The present Beauregard Parish Airport has a long and colorful history, which began prior to its use as an airfield. The airport property includes most of what was once the Graybow Community. In 1912 Graybow was an active community and the location of the Galloway Sawmill.

The sawmill had been built along the Santa Fe Railroad tracks with the planer mill on one side of the tracks and the big mill, commissary, and office on the other side of the tracks. This was the site of the Graybow Riot of 1912. Some have referred to the incident as the first labor riot in the U.S. It is interesting that Lake Charles American Press reported that Company K of the 1st Louisiana Infantry was sent to DeRidder in 1912 for duty during a labor riot. If this was a result of the Graybow Riot then this was the earliest known military involvement with the airport.

Two decades later the nation was experiencing the effects of the Great Depression. To counteract the unemployment caused by the depression, work projects were activated across the country. One such project was begun in 1934, 3 miles west of DeRidder under the Auspices of the Emergency Relief Authority which later became the WPA. This project in a stump littered field provided employment for about 400 men, who worked to clear what had once been a densely wooded region.

They constructed two earthen runways on 160 acres of land leased from the owner. The field was used very little. Barnstorming pilots would occasionally visit and offer rides for $2.00.

A 1937 aerial photo shows a very basic grass landing strip. The photo identifies the site as Beauregard field. There are also photos, taken the same year, of another airport which was located east Pinewood Elementary where the carnival is located during the annual fair. This was identified in the photos as the DeRidder Airport.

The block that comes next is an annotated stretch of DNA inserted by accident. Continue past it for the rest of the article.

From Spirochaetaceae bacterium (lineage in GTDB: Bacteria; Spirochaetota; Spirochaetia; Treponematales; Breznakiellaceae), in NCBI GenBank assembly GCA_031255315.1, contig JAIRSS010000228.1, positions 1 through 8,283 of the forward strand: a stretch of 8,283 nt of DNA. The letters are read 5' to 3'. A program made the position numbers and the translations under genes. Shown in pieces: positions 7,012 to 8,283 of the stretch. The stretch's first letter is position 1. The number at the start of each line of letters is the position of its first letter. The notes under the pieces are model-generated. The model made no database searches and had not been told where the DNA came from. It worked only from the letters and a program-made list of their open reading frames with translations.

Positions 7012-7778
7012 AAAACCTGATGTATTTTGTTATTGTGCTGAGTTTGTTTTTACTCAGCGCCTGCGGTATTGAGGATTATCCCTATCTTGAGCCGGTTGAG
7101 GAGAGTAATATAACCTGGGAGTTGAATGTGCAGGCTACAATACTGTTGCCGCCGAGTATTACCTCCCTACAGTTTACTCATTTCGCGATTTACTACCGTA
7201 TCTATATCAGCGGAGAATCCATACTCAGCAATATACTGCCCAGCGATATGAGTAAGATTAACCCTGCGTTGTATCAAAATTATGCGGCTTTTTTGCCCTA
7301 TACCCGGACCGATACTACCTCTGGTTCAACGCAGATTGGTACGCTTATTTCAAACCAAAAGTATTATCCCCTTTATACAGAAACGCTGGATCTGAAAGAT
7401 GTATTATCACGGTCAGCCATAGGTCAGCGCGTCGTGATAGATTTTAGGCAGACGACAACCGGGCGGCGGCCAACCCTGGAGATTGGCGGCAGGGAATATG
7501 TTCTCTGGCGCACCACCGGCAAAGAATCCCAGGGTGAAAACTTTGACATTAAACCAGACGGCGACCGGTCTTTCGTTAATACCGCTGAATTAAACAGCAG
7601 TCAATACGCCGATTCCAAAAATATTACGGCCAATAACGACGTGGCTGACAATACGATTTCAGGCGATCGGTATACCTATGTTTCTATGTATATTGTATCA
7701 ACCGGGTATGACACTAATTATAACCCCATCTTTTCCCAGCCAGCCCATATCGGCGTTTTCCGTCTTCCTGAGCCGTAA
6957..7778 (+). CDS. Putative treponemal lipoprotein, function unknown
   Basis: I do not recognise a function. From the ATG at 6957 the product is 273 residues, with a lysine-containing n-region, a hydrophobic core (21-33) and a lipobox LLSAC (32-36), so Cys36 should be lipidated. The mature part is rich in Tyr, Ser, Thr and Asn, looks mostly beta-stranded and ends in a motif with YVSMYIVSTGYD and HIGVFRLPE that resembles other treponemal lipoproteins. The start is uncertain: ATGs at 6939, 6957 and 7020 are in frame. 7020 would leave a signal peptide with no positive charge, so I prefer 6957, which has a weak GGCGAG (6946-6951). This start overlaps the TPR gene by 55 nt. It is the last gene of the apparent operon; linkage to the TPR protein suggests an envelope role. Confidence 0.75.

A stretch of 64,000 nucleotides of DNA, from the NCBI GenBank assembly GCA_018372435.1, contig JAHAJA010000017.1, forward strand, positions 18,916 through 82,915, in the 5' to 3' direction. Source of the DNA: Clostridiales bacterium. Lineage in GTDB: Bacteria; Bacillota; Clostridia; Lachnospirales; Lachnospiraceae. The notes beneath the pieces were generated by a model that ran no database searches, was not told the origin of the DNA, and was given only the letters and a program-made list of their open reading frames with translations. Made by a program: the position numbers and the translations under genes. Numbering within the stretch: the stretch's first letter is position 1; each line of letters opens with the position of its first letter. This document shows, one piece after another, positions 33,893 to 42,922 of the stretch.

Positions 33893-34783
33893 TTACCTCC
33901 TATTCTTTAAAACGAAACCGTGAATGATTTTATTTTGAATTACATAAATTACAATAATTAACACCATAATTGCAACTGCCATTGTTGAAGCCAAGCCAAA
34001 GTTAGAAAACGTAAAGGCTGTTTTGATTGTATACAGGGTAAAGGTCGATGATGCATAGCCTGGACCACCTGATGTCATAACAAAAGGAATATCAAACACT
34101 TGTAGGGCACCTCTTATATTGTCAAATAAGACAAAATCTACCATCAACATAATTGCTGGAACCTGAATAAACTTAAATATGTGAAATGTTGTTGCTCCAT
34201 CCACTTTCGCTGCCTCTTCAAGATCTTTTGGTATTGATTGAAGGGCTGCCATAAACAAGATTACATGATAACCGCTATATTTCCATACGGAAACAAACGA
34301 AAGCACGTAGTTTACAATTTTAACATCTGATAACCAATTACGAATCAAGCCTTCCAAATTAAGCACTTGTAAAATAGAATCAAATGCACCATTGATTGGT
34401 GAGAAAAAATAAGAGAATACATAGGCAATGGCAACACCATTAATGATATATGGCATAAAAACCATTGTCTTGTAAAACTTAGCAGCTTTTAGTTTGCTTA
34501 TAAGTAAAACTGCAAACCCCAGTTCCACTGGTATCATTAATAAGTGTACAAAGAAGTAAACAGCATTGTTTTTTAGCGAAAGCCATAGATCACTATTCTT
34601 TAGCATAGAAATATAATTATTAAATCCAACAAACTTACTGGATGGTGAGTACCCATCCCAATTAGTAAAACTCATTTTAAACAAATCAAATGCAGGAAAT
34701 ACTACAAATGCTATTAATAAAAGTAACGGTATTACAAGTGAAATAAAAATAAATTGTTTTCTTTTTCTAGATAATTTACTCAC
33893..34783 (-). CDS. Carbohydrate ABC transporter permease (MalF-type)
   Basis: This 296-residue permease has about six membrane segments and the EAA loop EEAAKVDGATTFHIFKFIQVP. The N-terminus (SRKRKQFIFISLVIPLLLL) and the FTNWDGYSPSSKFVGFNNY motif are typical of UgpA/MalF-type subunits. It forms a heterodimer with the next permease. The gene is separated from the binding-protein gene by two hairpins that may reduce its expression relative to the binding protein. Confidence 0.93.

Interest in the military utilization of Beauregard Field increased significantly in 1939 when war began in Europe. The United States needed a training ground for American troops. In the summer of 1940 the area was used for the "Louisiana Maneuvers". Beauregard Field was used extensively. The Beauregard Parish Police Jury bought the previously leased 160 acres plus an additional 280 acres for $11,000. An additional 200 acres was later bought to make up 1 square mile.

In Feburary, 1941, Colonel Roy C. Powell, Army Engineers visited the site urging that a proposed development be filed as a National Defense Project. The Police Jury and the City of DeRidder agreed to furnish the additional 200 acres, plus sewage and water facilities, and to remove obstructions to air navigation. The cost to be $475,518.85 excluding labor. On Feburary 26, 1941, the American Press reported unanimous "approval of the airport at DeRidder for the estabishment of an observation squadron in connection with the armored division at Camp Polk, near Leesville". The "connection" to "Camp" Polk still exists. There has been a continuing working relationship between the military and civilian communities for over 50 years.

The DeRidder Army Air Base was begun on July 21, 1941, four months prior to Pearl Harbor. Additional runways were begun as a result of the Japanese attack on Pearl Harbor. The federal government leased the 640 acre tract from the Police Jury and acquired surrounding property until the base included over 4,200 acres.